Hewitt, George Georgian - A learner's grammar (Routledge, London) ISBN 0415102731
A thorough, if slightly idiosyncratic, introduction to the Georgian language
This was one of several books which I used when I first embarked upon the lengthy and arduous process of attempting to learn the Georgian language, more than 15 years ago. Having worked my way though more or less all of it (although I must admit that the earlier chapters are far better thumbed than the later ones), and having used several other books (some of which are, or shortly will be, included in the BGS book list), I can say that this book was extremely helpful to me. The fact is that Georgian is a very complicated language for a native English speaker and there are few books available to assist one.
There are several idiosyncrasies in the book, of which I will mention just one - the "English-Georgian phrase list" at the end of the book; rather than the standard phrases one might expect, such as "What does a bottle of water cost?" (which is absent from this list), it contains such gems as "Fortune has smiled on me - here comes my bus" and "Is left-handedness a common phenomenon in Transcaucasia?" - both of which I have in fact used in Georgia, generally eliciting slightly puzzled looks from my interlocutors (none of whom had read Hewitt's book, thus leaving for me the private pleasure of utilising his phrases).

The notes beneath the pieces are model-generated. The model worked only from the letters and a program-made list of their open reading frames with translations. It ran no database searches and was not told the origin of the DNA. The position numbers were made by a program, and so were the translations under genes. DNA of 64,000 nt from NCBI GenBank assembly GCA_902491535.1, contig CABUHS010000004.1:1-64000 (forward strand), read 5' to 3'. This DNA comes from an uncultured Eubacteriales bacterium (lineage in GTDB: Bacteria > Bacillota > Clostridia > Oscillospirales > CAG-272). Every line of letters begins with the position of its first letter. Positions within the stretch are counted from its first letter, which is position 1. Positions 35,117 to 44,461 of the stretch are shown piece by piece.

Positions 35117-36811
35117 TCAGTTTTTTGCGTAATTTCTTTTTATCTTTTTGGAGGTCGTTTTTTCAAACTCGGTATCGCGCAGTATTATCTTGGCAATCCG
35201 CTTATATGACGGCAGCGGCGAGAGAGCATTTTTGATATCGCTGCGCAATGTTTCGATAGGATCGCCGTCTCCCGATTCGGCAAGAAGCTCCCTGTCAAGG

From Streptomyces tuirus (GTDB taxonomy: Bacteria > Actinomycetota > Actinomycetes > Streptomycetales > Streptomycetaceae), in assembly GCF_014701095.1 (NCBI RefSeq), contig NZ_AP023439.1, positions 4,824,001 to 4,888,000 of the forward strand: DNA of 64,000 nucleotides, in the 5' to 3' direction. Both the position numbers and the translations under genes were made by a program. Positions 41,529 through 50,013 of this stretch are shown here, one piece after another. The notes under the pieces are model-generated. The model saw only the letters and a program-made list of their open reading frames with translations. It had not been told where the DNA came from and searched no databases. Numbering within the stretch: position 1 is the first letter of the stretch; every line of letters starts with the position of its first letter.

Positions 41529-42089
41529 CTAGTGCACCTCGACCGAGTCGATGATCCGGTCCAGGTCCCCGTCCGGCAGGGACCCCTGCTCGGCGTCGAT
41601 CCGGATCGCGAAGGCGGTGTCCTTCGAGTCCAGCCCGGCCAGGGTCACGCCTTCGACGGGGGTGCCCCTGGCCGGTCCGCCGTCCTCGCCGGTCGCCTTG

Reviewed by Anthony Stobart, December 2016
Note: the review is of the First Edition of the book; a revised edition has also been published (not yet reviewed here)